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action advance afterwards Americans arms army arrived artillery attack batteries battle Benj Boston brave breastwork Breed's Hill British officers Brooks Bunker Hill Callender Cambridge cannon Capt Captain cartridges Charlestown Cobble Hill Colonel command commenced Committee of Safety Congress Connecticut covered desperate detachment distinguished Ebenr enemy enemy's engagement field pieces fight fire flank fortified Gage Gage's Gardner's Gerrish grenadiers Gridley Hampshire heights honor horse infantry intrenching tools Jeffries John join Jona Jonathan Brewer June killed Lechmere Point Lexington Lieut Lord Rawdon M'Clary Mass Massachusetts military militia musket musketry Mystic River Nathl neck patriot Pigot Pomeroy Prescott Putnam ordered Putnam rode Putnam's Regt rail fence rank rear rebels received a ball redoubt regiment reinforcements retreat Roxbury saw Gen saw Putnam Scamman sent Serjeant shot soldiers soon Stark sword top of Bunker Trevett victory Ward Ward's Warren Washington wounded
Page 2 - District Clerk's Office. BE IT REMEMBERED, that on the tenth day of August, AD 1829, in the fifty-fourth year of the Independence of the United States of America, JP Dabney, of the said district, has deposited in this office the title of a book, the right whereof he claims as author, in the words following, to wit...
Page 32 - November 5th— As the Commander-in-chief has been apprised of a design, formed for the observance of that ridiculous and childish custom of burning the Effigy of the Pope, he cannot help expressing his surprise, that there should be Officers and soldiers in this army so void of common sense, as not to see the impropriety of such a step...
Page 31 - And now ensued one of the greatest scenes of war that can be conceived. If we look to the height, Howe's corps ascending the hill in the face of the entrenchments and in a very disadvantageous ground was much engaged. To the left the enemy pouring in fresh troops by thousands over the land, and in the arm of the sea our ships and floating batteries cannonading them. Straight before us, a large and noble town in one great blaze.
Page 31 - ... redoubts, with the objects above described, to fill the eye; and the reflection that, perhaps, a defeat was a final loss to the British empire in America, to fill the mind; made the whole a picture, and a complication of horror and importance beyond...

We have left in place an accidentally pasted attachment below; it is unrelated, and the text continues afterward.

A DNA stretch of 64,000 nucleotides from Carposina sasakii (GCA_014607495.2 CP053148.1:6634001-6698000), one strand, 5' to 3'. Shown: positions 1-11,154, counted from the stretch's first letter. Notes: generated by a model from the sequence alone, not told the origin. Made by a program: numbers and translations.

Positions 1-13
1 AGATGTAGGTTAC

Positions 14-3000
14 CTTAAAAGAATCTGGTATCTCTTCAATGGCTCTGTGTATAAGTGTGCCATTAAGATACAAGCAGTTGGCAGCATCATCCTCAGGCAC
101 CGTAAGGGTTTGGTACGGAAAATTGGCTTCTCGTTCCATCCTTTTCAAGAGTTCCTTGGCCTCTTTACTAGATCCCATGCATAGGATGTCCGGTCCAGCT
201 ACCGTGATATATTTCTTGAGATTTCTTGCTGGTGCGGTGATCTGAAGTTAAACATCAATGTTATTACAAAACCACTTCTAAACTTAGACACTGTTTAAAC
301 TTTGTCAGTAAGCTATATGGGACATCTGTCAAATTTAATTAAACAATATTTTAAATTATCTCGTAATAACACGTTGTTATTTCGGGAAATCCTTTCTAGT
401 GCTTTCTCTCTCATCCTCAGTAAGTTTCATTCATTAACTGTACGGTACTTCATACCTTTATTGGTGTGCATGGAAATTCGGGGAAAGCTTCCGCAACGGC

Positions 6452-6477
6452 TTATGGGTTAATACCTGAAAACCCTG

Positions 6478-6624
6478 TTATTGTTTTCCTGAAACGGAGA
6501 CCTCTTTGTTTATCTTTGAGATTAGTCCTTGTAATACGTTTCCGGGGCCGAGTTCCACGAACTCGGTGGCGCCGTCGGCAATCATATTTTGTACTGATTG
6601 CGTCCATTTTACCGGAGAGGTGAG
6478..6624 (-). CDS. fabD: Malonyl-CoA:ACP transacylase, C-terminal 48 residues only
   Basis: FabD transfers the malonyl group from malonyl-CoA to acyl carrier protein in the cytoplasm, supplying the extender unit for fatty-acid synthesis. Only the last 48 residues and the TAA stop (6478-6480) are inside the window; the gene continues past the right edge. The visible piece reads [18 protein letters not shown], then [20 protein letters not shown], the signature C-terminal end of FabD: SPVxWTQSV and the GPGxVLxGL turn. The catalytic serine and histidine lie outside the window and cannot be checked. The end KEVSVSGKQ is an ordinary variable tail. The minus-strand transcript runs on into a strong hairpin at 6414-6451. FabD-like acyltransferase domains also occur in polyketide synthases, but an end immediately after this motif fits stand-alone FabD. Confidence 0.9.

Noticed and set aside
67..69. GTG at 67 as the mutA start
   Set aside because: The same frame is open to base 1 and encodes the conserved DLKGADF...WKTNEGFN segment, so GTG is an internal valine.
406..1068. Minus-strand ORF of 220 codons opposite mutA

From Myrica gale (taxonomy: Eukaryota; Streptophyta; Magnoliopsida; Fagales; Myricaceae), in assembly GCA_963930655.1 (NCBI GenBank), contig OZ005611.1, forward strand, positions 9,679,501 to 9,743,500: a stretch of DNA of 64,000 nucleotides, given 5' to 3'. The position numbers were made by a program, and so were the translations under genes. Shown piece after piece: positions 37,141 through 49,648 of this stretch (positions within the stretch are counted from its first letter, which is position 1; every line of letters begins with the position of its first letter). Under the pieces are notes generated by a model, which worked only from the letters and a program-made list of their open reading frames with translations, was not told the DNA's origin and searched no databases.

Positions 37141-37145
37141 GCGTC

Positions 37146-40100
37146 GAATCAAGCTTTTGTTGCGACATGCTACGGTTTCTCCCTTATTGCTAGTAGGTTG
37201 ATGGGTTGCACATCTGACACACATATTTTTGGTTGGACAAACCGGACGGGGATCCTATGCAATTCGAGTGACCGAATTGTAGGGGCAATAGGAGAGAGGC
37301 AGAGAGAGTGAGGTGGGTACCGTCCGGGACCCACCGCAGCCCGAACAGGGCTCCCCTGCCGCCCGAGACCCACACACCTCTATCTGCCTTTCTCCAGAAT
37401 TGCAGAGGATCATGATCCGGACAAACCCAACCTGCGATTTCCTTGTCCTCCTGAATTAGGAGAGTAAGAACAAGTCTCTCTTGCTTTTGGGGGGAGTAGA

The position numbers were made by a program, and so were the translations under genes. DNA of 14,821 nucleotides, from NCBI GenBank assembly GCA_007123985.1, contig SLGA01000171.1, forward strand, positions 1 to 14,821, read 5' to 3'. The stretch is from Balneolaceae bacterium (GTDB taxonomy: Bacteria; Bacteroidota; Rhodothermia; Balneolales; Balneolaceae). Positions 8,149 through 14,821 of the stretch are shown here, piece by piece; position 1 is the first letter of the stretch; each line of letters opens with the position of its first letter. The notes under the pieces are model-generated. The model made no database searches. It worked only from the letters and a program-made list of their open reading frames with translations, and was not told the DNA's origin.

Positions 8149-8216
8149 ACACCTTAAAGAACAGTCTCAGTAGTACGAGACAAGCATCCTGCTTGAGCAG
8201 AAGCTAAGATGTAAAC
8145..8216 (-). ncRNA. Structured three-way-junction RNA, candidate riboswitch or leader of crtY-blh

Page 17 - Congress may direct ; and that all the militia in the colony be ordered to hold themselves in readiness to march, on the shortest notice, completely equipped, having thirty rounds of cartridges per man ; all which is earnestly recommended to the immediate consideration of the Honourable Congress, now sitting in Watertown. To which the Committee would beg leave to add a general recommendation to the people, to go to meeting armed on the Lord's day, in order to prevent being thrown into confusion.
Page 30 - ... to retreat, till their main body had left the hill ; perceiving this was done, they then gave ground, but with more regularity than could be expected of troops who had no longer been under discipline, and many of whom never before saw an engagement.
Page 43 - The artillery advanced to the open space between the breastwork and rail fence ; this ground was defended by some brave Essex troops, covered only by scattered trees. With resolution and deadly aim they poured the most destructive vollies on the enemy. The cannon, however, turned the breastwork, enfiladed the line, and sent their balls through the open gateway or sally port, directly into the redoubt, under cover of which the troops at the breastwork were compelled to retire.
Page 31 - I come here to seek a place of " safety ; but tell me where the onset will be most furious." — Putnam again pointed to the redoubt ;
Page 30 - Can it then be wondered that the word was given by the commander of the party to retreat ? But this he delayed till the redoubt was half filled with Regulars, and the Provincials had kept the enemy at bay some time, confronting them with the butt ends of their muskets.
Page 17 - Hill be maintained by sufficient force being posted there, and as the particular Situation of Dorchester Neck is unknown to this Committee, they advise that the Council of War take and pursue such steps respecting the same as to them shall appear to be for the Security of this Colony.